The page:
North Minneapolis landlord accused of 'eviction for profit' scheme, preying on low-income tenants

Lawsuit from AG Keith Ellison claims he shifted burden of repair on tenants illegally

Sloane Martin
October 08, 2019 - 5:57 pm

Minnesota Attorney General Office


A landlord with 25 properties in north Minneapolis is being sued by the state Attorney General's office.

Squirrels in the attic, rats, leaking toilets and conditions leading to sickness is how four tenants described living in the properties.
According to the lawsuit, Steven Meldahl and his SJM Properties illegally shifted the burden of repairs to tenants and signed into leases that they could not contact city inspectors. 

Attorney general Keith Ellison claims he preyed on low income tenants.

"If tenants do contact housing inspectors, Meldahl finds them illegally raises their rent, or evicts them, keeping their large security deposits, sometimes as high as $2,000 or more," he said. "We call this scheme eviction for profit."

Meldahl told WCCO-TV over the phone the clause has been removed. He said he wanted tenants to come to him and denied punishing tenants who went to housing inspectors.

The tenants described acrimonious and difficult communications, along with complaints about the housing conditions. They said they were afraid to take action for fear he would evict them, leaving them homeless. Vanisha Jemison recalled the time her mother was gravely ill.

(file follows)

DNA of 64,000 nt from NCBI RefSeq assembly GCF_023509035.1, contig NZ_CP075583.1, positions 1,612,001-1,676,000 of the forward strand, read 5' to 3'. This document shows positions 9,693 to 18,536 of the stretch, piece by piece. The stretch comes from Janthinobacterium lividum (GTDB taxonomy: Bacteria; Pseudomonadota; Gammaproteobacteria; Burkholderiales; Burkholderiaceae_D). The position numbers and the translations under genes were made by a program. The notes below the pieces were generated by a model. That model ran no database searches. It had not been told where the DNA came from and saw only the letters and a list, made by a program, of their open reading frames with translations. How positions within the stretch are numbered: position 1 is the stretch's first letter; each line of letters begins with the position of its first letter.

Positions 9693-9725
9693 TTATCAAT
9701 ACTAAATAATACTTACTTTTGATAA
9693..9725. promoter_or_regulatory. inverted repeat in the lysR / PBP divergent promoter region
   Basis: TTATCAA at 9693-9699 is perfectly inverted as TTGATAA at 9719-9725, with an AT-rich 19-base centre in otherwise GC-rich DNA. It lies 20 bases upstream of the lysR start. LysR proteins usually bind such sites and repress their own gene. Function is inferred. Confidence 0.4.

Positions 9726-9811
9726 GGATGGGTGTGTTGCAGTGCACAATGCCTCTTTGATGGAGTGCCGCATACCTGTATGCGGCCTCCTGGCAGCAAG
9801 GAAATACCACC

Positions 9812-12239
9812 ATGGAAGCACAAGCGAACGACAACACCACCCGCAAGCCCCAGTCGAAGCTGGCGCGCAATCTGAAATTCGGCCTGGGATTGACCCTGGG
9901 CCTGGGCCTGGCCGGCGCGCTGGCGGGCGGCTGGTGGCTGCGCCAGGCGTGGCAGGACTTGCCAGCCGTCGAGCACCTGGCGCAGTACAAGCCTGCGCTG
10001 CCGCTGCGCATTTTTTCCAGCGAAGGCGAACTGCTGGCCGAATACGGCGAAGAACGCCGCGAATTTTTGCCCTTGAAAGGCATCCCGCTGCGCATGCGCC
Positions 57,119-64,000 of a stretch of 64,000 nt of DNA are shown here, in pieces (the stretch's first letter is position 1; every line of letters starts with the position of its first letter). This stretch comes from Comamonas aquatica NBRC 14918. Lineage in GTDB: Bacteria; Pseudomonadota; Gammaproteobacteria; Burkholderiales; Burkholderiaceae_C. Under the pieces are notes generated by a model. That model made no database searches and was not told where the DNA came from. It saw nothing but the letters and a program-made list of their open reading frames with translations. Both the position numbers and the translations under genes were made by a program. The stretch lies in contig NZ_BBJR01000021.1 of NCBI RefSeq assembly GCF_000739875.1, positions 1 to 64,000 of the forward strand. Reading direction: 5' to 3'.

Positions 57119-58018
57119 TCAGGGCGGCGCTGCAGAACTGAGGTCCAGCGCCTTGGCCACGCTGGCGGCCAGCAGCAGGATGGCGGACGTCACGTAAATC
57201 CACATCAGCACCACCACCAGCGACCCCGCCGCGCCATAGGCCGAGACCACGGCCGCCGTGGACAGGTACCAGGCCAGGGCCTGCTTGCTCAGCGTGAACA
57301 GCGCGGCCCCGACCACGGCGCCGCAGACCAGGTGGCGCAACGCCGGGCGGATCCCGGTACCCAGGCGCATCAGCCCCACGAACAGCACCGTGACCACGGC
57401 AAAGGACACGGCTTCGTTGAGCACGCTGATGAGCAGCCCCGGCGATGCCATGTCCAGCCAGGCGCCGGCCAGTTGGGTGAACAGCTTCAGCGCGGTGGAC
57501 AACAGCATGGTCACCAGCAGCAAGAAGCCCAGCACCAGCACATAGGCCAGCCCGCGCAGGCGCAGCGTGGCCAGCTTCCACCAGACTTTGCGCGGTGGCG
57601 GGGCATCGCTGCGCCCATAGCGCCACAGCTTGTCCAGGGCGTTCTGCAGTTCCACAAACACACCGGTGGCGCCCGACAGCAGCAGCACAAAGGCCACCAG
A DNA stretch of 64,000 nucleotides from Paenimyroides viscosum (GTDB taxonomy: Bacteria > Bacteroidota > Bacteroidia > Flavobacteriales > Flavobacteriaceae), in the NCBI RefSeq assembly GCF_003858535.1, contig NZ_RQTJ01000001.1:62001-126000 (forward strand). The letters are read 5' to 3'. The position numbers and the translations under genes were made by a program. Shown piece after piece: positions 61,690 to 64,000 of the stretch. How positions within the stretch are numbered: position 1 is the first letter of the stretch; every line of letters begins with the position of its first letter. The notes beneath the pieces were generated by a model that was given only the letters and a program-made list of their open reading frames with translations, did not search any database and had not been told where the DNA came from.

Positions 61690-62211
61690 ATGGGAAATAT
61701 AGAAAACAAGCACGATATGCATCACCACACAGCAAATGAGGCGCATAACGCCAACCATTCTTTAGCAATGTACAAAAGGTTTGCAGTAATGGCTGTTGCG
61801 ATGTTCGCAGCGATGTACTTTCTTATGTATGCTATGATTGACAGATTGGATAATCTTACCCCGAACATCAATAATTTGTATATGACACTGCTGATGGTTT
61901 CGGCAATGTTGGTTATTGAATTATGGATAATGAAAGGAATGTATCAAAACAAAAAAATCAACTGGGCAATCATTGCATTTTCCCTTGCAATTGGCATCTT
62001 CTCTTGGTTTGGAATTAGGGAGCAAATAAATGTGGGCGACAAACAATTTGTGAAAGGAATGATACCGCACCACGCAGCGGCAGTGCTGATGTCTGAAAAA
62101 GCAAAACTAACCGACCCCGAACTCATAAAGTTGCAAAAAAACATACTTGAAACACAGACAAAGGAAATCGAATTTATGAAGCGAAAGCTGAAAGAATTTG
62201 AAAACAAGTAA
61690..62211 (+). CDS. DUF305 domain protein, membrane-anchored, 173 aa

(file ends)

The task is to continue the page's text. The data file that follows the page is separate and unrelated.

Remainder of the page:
"As she was dying I had to drive back and forth between Minnesota and Fargo, N.D.," she said. "One of the times I forgot to drop off the rent. He told me he didn't care about my mom dying and that he was raising my rent due to me having to leave and forgetting to get him his rent."

The AG's lawsuit seeks restitution and injunctive relief. Basically he'll be able to keep operating the properties, but he'll have to adhere to the law and maintain respectable housing. Meldahl's also facing a class action suit from Legal Aid Minnesota. According to Ellison's office, Minneapolis inspectors have cited him for more than 1,300 housing violations in the last decade. 

(All photos courtesy of Minnesota Attorney General's Office)

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